I have 21 different chronic health conditions. Five of them could be fatal at any time. Does the fact that I manage the effects of each one every day make me a warrior? I don’t think so – I think it makes me a good manager, even though I could never put it on a resume.

When I think of the phrase, “I am a warrior,” I think of being a fighter. But these illnesses are part of me now. So in my mind, being a chronic illness warrior means I am fighting myself. Which I freely admit I did when I first started getting those 21 diagnoses. When I received my disability notification from Social Security, my single diagnosis was chronic, severe asthma. I then spent a lot of time being angry at my body for failing me at a time when I had just reached my career goal and fighting the knowledge that I was no longer going to be able to do the job that I loved.

In fact, I fought myself for the next five or six years as my body reacted to the massive doses of steroids that had kept me alive but made the the list of my health conditions get longer and longer. During that time, I would definitely call myself a warrior, battling the diagnoses by simultaneously ignoring the symptoms and then over-reacting to the crises that occurred. I fought the idea that I was going to have to take care of myself if I didn’t want to continue the trips to the emergency room and the days of hospitalizations. And what I found was that the more I fought the idea of being sick by being the warrior against my body, the sicker I got. Once I stepped back and acknowledged the fact that I was sick and that I had to take care of myself, I realized how much energy I had been putting into my battle with my body.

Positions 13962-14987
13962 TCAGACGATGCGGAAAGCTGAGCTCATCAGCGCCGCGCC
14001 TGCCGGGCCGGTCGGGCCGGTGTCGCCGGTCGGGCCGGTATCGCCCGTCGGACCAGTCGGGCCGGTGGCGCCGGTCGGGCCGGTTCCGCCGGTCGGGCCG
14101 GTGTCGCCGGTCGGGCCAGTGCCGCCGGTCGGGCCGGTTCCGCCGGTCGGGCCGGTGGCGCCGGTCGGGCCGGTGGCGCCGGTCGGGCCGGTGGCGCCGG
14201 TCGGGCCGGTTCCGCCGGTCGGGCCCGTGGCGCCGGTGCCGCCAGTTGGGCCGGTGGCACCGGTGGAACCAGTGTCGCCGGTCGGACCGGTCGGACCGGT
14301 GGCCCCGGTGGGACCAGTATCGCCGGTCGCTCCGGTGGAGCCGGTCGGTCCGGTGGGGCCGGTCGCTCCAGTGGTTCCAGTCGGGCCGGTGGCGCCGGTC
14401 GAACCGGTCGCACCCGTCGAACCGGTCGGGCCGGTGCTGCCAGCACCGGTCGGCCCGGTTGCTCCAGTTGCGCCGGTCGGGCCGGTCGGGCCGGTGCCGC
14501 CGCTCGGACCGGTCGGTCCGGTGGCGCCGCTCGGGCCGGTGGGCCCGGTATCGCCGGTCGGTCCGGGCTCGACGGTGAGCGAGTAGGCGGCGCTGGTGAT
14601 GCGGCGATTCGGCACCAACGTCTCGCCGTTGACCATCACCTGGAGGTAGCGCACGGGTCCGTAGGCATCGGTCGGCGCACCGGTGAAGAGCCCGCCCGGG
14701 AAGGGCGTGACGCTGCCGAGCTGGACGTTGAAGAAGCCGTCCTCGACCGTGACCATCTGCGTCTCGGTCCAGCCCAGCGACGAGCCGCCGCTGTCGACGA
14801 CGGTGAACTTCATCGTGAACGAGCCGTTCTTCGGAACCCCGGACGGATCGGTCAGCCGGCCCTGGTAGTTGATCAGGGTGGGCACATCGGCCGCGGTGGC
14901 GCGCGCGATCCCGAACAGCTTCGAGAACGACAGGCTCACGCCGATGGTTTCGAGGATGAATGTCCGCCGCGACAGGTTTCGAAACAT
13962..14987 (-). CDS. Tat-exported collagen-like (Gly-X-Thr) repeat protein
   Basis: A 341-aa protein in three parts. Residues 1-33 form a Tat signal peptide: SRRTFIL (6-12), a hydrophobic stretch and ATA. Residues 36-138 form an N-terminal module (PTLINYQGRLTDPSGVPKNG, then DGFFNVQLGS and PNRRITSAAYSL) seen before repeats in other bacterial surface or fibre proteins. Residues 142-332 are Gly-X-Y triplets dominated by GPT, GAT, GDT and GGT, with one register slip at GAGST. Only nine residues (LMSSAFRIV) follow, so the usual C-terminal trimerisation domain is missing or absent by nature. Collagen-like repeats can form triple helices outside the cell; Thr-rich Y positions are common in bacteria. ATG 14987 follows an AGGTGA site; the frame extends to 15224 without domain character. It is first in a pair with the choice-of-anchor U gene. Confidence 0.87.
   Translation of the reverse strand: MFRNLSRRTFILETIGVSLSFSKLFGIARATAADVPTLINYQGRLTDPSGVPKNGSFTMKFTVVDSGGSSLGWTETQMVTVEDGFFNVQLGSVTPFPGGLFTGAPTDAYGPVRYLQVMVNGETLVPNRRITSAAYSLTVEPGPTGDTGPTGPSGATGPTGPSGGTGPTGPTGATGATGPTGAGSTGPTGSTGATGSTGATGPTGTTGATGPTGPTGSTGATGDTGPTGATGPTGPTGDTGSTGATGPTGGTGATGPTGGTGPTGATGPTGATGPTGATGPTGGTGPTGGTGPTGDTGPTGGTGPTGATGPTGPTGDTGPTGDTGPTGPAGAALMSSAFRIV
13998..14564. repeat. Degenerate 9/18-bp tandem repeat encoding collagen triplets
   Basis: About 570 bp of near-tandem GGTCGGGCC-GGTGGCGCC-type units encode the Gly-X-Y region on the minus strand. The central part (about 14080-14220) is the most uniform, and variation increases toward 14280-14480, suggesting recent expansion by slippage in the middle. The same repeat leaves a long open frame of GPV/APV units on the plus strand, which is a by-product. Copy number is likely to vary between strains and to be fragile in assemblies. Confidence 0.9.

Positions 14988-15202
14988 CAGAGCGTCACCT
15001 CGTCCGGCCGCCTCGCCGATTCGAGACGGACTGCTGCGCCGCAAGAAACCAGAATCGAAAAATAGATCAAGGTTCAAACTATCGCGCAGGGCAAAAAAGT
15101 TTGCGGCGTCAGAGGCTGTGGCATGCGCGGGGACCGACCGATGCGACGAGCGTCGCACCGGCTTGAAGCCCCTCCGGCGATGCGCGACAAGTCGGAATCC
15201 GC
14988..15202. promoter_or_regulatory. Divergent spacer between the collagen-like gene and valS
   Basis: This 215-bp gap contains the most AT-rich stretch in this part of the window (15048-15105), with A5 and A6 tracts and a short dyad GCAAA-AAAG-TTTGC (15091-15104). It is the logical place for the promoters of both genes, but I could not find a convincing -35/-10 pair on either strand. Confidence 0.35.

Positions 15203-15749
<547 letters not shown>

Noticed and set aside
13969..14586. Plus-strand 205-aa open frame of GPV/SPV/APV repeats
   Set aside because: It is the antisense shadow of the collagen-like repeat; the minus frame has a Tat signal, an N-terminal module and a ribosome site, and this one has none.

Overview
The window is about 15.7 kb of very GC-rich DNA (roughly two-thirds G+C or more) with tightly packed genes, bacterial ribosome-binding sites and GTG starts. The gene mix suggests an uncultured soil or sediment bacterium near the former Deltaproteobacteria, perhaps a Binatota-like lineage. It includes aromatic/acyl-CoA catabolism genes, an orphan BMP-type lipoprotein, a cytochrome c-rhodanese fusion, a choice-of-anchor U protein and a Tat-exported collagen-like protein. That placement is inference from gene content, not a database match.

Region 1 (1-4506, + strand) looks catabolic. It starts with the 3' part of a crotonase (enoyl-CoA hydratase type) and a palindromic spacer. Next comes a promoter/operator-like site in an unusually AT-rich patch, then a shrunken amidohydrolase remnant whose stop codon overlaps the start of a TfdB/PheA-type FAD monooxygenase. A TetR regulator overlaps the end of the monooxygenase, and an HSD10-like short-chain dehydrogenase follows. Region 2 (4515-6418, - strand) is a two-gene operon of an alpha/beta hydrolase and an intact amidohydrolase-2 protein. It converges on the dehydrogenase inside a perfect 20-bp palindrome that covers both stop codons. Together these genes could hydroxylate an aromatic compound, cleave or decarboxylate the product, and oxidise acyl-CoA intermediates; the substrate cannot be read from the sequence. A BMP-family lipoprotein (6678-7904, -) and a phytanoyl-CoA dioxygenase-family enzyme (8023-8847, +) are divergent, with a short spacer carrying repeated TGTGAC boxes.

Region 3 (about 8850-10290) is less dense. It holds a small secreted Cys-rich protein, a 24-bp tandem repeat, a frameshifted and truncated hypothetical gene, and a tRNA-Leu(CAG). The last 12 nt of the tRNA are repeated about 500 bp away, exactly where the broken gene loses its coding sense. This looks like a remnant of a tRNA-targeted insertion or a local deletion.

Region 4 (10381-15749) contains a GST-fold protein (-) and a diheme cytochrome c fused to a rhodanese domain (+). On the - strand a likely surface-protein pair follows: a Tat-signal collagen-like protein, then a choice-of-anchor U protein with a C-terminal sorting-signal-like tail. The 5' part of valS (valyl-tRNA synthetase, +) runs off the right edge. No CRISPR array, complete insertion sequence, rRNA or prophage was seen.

Discovering the book “How to Be Sick” by Toni Bernhard with its message of “although one’s body may be sick, one’s mind can be at peace,” was a life-changer for me. I’ve done my best to embrace that philosophy in my daily life.

So now I’m no longer a chronic illness warrior, I’m just someone who gets through each day — sometimes managing to dodge those big rocks, sometimes getting squashed by them.

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What I Wish Others Understood About Asthma and the Air We Breathe

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I grew up breathing second-hand cigarette smoke, but I didn’t develop asthma until I was in my late 40s and early 50s. At first, I was diagnosed with cough variant asthma, because instead of wheezing, I would have an uncontrollable cough that usually started with a cold. My asthma is not well-controlled with medications, and I have been unable to work as a registered nurse for the past three years because every time I got a virus, I would end up wheezing and coughing and being short of breath for weeks. It is really hard to avoid airborne germs when you work in a hospital. With an immune problem that makes me more prone to infections as well, I was spending most of my days sick.